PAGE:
The reader in a hurry might take this for a sensitive tale of the suffering wrought by Maoist regimentation. But it is more: it draws an analogy between two situations, only one of which is made explicit.

This scene was not an uncommon one for its time. The “exhibit of suffering” (in ‘63 or ‘64) would have consisted of dioramas that showed landlords extracting rent from peasants, KMT officials lording it over the poor, and other scenes representative of life under the old regime. The exhibit might have included Japanese atrocities and perhaps even the depredations of the British during the Opium Wars. What is important – and what Mo Yan as a novelist would grasp perfectly even if this anecdote were not autobiographical – is how meaningless and bewildering the exhibit must have seemed to a bunch of eight-year-olds from a farming village. What could they feel for plaster statues in exaggerated poses caricaturing a world that had vanished before any of them were born? But under the teacher’s “direction,” emotion was required. The suggestible ones might blubber without knowing why; for the rest, a response had to be faked. They were pressured into pretending they cared.

The unnamed situation to which the scene is being compared is none other than the situation in which Mo Yan finds himself today. Now he is the boy who will not cry. In the weeks since the award’s announcement, he has been badgered about human rights by Western reporters, pressured to sign a petition on behalf of Liu Xiaobo, and invited to join in Western handwringing about Chinese censorship. He has refused. But with this story, he does more than refuse. He dismisses all these issues as fake indignation manufactured in the service of a conformist ideology. He doesn’t feel the distress or the outrage voiced by his critics and, crucially, he doesn’t think they do either (“the tears are only for show”). This is not as extraordinary a statement as it might appear. Apologists for the Communist Party of China often say that foreigners’ purported concern for human rights is a pretext for China-bashing. To put it personally: Mo Yan doesn’t care what happens to people like Liu Xiaobo, and he doesn’t believe you care either. To him, the clamor for rights is humbug and bullying like what he witnessed under Mao, and he asserts his right to stand aloof from it.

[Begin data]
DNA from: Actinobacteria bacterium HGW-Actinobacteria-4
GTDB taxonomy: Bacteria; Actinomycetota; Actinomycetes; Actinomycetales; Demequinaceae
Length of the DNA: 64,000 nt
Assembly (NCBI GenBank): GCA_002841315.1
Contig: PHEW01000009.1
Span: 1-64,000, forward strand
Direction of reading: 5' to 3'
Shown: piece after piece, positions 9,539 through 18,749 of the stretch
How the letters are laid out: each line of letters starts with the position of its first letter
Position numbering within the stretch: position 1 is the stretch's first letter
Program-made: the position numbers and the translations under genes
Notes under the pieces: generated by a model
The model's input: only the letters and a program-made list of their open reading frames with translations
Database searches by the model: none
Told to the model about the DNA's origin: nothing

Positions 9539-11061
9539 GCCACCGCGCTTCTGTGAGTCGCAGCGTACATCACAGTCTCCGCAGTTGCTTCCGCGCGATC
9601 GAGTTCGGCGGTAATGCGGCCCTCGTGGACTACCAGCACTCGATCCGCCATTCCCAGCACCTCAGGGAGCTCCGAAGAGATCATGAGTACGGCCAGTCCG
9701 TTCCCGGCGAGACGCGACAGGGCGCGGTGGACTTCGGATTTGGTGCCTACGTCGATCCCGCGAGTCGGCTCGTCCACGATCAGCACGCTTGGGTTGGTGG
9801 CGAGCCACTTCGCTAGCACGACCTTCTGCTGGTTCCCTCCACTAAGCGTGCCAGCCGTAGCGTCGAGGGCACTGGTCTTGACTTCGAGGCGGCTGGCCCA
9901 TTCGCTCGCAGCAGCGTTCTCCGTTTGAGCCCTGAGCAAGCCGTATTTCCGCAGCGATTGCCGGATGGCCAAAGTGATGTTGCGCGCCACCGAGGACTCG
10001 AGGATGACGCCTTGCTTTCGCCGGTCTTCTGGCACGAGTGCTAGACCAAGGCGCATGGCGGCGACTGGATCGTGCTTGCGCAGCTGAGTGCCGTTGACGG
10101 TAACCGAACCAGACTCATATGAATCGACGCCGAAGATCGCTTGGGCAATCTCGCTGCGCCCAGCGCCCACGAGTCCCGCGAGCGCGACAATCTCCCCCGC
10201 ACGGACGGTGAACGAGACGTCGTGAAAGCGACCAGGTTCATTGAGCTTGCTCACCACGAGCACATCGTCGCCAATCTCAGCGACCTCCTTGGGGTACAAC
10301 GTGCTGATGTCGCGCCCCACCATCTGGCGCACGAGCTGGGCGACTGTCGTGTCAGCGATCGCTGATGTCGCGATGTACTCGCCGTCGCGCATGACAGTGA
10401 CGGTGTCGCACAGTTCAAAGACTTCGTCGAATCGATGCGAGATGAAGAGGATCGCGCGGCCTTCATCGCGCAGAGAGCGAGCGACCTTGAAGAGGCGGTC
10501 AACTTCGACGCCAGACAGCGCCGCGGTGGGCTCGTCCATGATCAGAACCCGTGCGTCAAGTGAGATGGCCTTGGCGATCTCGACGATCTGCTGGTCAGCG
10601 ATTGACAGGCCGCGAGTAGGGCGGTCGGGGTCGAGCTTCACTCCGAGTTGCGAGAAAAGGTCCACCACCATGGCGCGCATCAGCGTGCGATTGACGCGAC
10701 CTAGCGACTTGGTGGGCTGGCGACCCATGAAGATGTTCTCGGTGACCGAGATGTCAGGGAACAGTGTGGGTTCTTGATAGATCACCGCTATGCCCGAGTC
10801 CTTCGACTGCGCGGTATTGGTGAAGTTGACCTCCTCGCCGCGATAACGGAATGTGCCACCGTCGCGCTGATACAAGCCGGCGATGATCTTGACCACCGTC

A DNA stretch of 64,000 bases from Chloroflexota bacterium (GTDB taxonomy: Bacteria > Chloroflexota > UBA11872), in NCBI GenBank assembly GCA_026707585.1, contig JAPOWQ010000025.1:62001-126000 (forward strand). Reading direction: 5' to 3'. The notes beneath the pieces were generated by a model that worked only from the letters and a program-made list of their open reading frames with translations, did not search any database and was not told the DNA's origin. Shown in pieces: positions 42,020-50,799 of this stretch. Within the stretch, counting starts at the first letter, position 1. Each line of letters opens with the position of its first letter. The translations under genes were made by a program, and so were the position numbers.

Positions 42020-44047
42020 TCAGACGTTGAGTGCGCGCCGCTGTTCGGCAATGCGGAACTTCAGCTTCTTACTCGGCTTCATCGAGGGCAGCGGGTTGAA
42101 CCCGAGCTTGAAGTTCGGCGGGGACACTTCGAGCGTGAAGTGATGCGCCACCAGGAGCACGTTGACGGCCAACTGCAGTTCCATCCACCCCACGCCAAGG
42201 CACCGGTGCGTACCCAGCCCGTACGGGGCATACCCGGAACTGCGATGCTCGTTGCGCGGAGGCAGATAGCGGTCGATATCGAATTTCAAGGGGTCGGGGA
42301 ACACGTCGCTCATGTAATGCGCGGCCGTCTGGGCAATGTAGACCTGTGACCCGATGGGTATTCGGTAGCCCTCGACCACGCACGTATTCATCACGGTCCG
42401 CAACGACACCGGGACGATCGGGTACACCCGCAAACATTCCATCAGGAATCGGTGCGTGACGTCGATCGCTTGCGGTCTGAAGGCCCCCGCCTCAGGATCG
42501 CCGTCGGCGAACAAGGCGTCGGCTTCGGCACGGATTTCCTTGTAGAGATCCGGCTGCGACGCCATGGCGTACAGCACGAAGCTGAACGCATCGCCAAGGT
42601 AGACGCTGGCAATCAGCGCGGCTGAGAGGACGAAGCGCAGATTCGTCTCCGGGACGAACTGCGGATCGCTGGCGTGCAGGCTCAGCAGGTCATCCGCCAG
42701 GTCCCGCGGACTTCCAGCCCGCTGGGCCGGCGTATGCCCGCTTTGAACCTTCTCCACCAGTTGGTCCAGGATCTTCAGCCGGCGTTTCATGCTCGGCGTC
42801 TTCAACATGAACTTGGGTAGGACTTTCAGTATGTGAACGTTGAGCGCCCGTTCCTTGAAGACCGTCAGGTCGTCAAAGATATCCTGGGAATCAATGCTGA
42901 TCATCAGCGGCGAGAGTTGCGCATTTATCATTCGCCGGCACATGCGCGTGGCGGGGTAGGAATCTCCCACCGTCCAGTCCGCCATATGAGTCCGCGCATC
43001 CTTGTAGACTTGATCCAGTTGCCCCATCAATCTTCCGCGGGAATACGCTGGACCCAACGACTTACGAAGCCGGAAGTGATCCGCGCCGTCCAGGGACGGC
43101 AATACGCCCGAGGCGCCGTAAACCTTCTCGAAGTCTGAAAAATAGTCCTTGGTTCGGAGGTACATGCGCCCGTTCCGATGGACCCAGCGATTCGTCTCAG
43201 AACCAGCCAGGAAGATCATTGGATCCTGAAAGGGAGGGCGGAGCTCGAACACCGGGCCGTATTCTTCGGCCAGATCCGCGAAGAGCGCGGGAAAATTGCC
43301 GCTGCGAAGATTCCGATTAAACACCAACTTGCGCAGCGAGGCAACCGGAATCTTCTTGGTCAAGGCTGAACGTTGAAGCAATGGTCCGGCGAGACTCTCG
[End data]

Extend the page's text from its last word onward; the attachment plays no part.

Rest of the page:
The second story: